2H-fractionations during the biosynthesis of carbohydrates and lipids imprint a metabolic signal on the δ2 H values of plant organic compounds.
JournalArticle (Originalarbeit in einer wissenschaftlichen Zeitschrift)
 
ID 4480508
Author(s) Cormier, Marc-André; Werner, Roland A.; Sauer, Peter E.; Gröcke, Darren R.; Leuenberger, Markus C.; Wieloch, Thomas; Schleucher, Jürgen; Kahmen, Ansgar
Author(s) at UniBasel Kahmen, Ansgar
Year 2018
Title 2H-fractionations during the biosynthesis of carbohydrates and lipids imprint a metabolic signal on the δ2 H values of plant organic compounds.
Journal The New phytologist
Volume 218
Number 2
Pages / Article-Number 479-491
Abstract Hydrogen (H) isotope ratio (δ; 2; H) analyses of plant organic compounds have been applied to assess ecohydrological processes in the environment despite a large part of the δ; 2; H variability observed in plant compounds not being fully elucidated. We present a conceptual biochemical model based on empirical H isotope data that we generated in two complementary experiments that clarifies a large part of the unexplained variability in the δ; 2; H values of plant organic compounds. The experiments demonstrate that information recorded in the δ; 2; H values of plant organic compounds goes beyond hydrological signals and can also contain important information on the carbon and energy metabolism of plants. Our model explains where; 2; H-fractionations occur in the biosynthesis of plant organic compounds and how these; 2; H-fractionations are tightly coupled to a plant's carbon and energy metabolism. Our model also provides a mechanistic basis to introduce H isotopes in plant organic compounds as a new metabolic proxy for the carbon and energy metabolism of plants and ecosystems. Such a new metabolic proxy has the potential to be applied in a broad range of disciplines, including plant and ecosystem physiology, biogeochemistry and palaeoecology.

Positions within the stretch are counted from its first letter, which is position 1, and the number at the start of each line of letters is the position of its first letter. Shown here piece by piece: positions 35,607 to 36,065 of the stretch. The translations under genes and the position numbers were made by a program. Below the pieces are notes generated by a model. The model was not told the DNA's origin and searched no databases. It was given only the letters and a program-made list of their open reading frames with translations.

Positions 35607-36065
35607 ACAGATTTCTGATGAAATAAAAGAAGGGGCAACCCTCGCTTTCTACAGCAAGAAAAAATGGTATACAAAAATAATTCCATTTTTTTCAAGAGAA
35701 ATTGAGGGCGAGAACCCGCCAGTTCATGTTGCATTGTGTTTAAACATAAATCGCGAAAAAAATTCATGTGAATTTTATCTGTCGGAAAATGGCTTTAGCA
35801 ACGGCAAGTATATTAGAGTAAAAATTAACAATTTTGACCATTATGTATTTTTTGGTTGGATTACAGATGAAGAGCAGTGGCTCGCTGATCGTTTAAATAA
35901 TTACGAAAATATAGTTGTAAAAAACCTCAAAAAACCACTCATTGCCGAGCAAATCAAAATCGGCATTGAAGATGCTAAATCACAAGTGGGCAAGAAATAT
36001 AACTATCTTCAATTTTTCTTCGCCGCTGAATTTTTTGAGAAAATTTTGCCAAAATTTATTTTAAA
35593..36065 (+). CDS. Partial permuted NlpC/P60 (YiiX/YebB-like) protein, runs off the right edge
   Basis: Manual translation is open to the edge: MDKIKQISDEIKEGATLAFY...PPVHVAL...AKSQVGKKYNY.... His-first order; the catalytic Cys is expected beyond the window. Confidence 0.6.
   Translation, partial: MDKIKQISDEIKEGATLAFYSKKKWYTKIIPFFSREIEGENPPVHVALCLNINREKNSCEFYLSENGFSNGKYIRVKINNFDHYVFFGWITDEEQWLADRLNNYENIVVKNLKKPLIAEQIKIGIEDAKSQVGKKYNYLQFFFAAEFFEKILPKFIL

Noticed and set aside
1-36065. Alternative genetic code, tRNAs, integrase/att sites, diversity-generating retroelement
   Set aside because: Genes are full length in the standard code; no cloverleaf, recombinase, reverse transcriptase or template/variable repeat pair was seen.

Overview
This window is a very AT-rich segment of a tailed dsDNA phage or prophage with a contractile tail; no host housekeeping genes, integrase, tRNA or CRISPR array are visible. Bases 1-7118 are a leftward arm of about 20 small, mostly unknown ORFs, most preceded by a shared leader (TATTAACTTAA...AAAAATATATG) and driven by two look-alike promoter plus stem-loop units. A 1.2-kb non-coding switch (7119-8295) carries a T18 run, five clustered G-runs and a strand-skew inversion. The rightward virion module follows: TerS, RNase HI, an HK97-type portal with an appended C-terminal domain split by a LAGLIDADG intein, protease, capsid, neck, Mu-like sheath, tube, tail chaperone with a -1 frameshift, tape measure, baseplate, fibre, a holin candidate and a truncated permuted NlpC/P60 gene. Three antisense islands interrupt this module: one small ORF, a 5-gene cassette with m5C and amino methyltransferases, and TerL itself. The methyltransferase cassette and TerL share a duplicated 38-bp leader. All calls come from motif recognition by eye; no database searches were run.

ISSN/ISBN 1469-8137
edoc-URL https://edoc.unibas.ch/64635/
Full Text on edoc No
Digital Object Identifier DOI 10.1111/nph.15016
PubMed ID http://www.ncbi.nlm.nih.gov/pubmed/29460486
 
   

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